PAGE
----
The Village of Ashcroft has received federal and provincial grants totalling $502,576 for upgrades to its sewage treatment plant and the Drylands Arena.
The grants were announced by MP Jati Sidhu (Mission-Matsqui-Fraser Canyon), MLA Jackie Tegart (Fraser-Nicola), and Ashcroft mayor Jack Jeyes on March 30. The federal government will be contributing $265,000 to the sewage treatment plant upgrades; the provincial government will contribute $175,000; and the village will contribute $105,000.
The federal government grant for the arena is $32,756, with an additional grant of $30,000 from the Northern Development Initiative Trust. The village’s share of the arena upgrades is $1,156.
New LED lights will be installed in all public areas of the arena and over the ice surface; the locker room doors will be replaced; the aging heating units over the bleachers will be replaced; and an upgrade to the variable frequency drive motor will be made. The upgrades will mean that the facility is more energy efficient, and will result in cost savings for the village.
The work will be done over the summer, and is scheduled to be complete by the time the arena re-opens for the season in fall 2017.
Upgrades at the sewage treatment plant will mean replacement of the drying table, which is well past its lifespan, and improvements to the heating, ventilation, and air conditioning (HVAC) system in the de-watering room, to improve the work environment.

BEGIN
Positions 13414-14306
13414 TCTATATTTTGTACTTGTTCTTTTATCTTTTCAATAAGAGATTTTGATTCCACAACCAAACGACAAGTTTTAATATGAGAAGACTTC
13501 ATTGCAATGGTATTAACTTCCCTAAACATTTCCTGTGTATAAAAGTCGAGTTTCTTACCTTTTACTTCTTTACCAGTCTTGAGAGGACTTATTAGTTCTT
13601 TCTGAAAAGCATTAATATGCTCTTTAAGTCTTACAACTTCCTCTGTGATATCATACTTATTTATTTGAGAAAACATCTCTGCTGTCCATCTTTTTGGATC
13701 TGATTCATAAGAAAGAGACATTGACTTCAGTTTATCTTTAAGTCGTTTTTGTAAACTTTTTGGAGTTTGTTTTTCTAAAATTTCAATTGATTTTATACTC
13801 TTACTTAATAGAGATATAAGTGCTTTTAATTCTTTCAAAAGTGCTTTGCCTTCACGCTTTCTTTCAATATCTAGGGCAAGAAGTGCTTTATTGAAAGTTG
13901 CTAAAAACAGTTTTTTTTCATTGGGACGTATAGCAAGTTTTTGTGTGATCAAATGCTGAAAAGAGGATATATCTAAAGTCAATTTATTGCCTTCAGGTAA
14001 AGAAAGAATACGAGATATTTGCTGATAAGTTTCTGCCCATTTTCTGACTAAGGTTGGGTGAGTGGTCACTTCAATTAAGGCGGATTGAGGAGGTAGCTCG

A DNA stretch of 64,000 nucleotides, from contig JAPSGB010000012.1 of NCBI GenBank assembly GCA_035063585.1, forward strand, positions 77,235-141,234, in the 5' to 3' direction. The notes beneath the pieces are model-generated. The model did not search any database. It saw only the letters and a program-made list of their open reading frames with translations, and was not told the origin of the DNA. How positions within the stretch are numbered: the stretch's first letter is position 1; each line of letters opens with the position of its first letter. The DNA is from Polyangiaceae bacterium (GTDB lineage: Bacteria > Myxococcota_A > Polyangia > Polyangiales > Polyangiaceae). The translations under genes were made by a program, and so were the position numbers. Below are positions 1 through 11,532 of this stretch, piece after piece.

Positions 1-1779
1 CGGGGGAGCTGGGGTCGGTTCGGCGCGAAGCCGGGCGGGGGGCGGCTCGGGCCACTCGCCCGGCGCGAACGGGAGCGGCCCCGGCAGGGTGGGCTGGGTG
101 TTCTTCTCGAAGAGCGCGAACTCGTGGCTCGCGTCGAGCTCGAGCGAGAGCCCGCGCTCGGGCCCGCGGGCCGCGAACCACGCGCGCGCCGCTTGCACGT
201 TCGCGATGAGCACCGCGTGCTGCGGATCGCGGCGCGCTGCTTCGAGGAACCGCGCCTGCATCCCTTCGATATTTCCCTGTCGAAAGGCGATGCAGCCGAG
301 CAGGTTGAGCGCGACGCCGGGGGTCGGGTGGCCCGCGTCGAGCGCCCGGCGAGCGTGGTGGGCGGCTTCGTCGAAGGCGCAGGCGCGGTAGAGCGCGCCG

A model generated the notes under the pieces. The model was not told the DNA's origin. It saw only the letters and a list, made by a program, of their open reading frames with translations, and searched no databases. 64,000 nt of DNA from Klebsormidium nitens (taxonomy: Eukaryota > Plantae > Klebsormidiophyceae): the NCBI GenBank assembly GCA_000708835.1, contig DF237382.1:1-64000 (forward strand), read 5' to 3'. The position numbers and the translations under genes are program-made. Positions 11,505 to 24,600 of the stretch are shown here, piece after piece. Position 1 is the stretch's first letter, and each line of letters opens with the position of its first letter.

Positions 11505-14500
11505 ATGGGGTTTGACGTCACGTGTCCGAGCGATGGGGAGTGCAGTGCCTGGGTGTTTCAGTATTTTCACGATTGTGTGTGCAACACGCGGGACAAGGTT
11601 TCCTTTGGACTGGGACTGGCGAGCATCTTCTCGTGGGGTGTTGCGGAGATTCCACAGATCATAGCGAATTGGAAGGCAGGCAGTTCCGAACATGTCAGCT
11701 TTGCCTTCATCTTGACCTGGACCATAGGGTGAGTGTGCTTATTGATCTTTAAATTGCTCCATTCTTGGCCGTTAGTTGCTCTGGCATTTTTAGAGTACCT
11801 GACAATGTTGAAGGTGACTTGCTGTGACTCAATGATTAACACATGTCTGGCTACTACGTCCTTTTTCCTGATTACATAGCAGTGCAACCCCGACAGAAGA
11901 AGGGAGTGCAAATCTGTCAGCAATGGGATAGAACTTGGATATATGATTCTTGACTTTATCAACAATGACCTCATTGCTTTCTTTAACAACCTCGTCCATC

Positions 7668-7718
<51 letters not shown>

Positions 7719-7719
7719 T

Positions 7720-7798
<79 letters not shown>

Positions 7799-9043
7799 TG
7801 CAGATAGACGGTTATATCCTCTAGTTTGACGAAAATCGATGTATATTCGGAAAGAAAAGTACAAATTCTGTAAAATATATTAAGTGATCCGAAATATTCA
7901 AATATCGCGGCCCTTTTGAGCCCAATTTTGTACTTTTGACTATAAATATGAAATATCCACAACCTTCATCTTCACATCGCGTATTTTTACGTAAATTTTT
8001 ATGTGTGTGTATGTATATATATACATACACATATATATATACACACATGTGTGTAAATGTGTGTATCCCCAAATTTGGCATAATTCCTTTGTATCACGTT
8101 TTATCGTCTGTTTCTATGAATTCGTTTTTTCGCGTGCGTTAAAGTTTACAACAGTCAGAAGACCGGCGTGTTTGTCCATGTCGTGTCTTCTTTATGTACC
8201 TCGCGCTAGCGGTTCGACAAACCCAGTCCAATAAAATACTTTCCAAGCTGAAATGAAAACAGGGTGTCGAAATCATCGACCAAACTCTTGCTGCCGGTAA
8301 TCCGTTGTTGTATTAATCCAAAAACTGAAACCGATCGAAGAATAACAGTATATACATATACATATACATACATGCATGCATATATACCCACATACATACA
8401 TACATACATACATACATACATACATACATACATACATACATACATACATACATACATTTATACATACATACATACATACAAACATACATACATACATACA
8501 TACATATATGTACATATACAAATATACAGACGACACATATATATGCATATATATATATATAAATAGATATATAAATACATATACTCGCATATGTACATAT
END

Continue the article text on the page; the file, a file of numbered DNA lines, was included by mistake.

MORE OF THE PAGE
Jeyes said he was very pleased about the funding announcements. “It’s always a great day to receive funding. It’s a great way to turn $105,000 into half-a-million dollars. We’ll be more efficient after this work is done.”
Sidhu said that the government of Canada has been hard at work to fund infrastructure across the country. “It funds growth, jobs, and future generations. We’re ensuring that our wastewater facilities are modern.
“The Clean Water and Wastewater Fund was established to help underfunded facilities. As we celebrate Canada’s 150th anniversary, we’re reminded of the important role infrastructure has played in our history. We have a quality of life admired by the world, and we’re leaving a lasting legacy for future generations.”
Tegart said that “The Clean Water and Wastewater Fund is critical to helping local governments maintain the systems that rely on these supplies, and provide safe and reliable wastewater systems that are essential to the health and well-being of our communities.
“This project for Ashcroft will deliver many benefits. Water and sewage treatment are top priorities, and some of the most challenging for funding and maintenance. This funding allows local governments to make critical decisions. It ensures sustainability and improves community resilience and opportunities.
“This funding shows how all levels of government come together, and enables local governments to make investments in critical infrastructure. These are core services that communities throughout our province depend on to grow, to help ensure sustainability principles are met, and to improve a community’s resiliency and attractiveness. It’s a partnership with local government and staff; congratulations to council and staff, who live and breathe this stuff.
“This is really good news. And the leadership of local government is so crucial in these projects. It’s great to be supporting infrastructure projects; it’s critical to the health of small communities.”
After the announcement, Jeyes said he was pleased with recent, and planned, upgrades to village facilities. “Within the last few years, the Village of Ashcroft has carried out work at the Community Hall, the arena, the museum, and the water and sewage treatment plants. It’s touched on almost all the public infrastructure we own.
“Thank you to the federal and provincial governments for recognizing the needs of local governments.”